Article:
In the passing of Mrinal Sen at the age of 95 in Kolkata on Sunday, Indian cinema lost a colossus whose works constituted a marker for change in, first, his native Bengali cinema, and then in the wider canvas of cinema in India. Along with Satyajit Ray and Ritwick Ghatak, each of which authored a genre of films that left a deep impression, Sen constituted a trio who have earned a place as trailblazers of “new wave” cinema.
But it’s not only in that sense that this filmmaker was a modernist. He introduced new film shooting and, above all, editing methods — such as the “jump cut” — that broke fresh ground. The newness that Sen offered through his cinema was a forceful acknowledgment that India was in the act of becoming a different country in the late 1960s. Social and political life was changing with extreme rapidity and without giving notice.
Women were out in the urban workforce in large numbers, leaving the moribund security of their homes — and this brought its own dilemmas, difficulties and uncertainties. Politics was receiving a jolt as never before after Independence, with the Naxalite movement tearing through the fabric of thought. This is the changing socio-political world the great filmmaker caught with elan and brought to his canvas without fuss, as he dealt with feminism and left-wing ideologies.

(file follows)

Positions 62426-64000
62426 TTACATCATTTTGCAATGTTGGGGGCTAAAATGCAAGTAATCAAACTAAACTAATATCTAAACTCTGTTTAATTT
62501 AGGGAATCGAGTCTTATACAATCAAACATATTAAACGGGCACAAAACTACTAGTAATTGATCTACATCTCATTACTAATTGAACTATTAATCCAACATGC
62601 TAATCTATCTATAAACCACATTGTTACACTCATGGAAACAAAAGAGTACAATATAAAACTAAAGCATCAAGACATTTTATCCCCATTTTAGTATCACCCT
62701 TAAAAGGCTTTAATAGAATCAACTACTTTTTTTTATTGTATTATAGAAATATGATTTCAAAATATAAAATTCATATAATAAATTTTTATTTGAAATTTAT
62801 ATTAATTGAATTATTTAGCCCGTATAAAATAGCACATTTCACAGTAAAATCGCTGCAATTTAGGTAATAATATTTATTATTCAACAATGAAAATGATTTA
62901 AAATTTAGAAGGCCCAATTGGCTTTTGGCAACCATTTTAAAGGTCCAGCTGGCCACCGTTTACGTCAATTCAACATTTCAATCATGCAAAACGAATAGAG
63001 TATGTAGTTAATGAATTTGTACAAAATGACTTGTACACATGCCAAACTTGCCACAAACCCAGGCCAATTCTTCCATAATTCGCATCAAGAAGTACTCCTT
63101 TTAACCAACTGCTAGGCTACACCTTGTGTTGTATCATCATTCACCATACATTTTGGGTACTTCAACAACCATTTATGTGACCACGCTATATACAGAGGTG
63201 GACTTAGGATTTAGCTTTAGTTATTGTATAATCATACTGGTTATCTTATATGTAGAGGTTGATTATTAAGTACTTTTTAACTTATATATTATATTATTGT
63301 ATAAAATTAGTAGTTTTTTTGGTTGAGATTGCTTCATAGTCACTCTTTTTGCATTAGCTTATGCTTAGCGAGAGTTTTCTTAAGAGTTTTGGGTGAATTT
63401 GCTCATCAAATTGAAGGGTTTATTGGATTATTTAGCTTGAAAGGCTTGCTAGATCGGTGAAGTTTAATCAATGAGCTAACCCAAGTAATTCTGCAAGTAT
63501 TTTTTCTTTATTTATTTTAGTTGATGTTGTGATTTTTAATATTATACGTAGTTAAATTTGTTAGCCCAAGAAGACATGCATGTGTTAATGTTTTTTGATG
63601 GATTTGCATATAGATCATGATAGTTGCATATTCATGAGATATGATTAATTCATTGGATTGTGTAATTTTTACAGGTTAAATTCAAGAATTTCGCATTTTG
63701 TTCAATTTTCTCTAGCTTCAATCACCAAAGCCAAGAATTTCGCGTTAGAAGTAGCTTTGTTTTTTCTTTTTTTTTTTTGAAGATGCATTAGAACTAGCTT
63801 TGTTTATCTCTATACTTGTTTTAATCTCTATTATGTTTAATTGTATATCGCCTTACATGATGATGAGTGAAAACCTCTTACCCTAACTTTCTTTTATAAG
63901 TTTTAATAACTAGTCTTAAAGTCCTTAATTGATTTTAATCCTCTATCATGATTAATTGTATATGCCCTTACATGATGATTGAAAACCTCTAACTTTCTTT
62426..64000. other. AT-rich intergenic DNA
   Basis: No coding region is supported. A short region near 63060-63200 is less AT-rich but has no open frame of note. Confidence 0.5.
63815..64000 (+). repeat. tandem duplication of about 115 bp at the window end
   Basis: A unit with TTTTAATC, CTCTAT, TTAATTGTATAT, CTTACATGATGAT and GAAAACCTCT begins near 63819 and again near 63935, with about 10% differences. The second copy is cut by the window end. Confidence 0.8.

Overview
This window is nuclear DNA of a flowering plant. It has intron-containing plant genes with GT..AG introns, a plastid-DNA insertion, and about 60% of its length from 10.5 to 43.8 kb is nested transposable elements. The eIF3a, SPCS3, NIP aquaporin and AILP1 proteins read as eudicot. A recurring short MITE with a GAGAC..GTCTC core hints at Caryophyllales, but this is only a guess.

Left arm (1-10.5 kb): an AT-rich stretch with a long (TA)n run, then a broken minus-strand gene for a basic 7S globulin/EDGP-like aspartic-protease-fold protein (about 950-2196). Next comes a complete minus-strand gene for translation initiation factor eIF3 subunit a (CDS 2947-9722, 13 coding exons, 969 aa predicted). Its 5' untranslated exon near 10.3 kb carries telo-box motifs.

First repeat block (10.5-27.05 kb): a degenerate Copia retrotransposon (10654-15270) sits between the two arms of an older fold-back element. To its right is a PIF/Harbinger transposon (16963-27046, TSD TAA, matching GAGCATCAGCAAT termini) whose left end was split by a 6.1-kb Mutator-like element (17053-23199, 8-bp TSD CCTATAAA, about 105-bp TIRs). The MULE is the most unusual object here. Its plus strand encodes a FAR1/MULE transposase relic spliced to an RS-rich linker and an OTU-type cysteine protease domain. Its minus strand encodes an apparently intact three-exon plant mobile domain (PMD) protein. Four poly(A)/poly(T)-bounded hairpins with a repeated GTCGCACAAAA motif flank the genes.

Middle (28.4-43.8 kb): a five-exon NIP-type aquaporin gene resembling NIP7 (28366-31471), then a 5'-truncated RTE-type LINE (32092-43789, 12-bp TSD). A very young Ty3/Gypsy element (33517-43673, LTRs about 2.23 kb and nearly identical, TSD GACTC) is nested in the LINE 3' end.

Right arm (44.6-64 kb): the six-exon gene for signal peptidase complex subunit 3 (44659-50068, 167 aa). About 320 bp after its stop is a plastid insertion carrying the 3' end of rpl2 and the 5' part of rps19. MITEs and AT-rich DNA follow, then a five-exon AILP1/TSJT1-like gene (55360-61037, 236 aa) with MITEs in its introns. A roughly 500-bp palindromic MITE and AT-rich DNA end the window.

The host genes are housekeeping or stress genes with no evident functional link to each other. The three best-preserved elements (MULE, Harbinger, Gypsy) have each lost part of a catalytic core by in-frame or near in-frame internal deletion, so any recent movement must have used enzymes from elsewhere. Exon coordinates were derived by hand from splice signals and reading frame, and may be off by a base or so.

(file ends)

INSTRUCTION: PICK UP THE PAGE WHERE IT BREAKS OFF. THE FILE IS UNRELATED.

There was neither genteelness nor coarseness about Sen’s works, but a cinematic coherence and elegance. The late Mrinal Sen made his films in not just Bengali and Hindi, but in several other languages of India, picking his cast from the best available everywhere. There was a certain “largeness” about his oeuvre.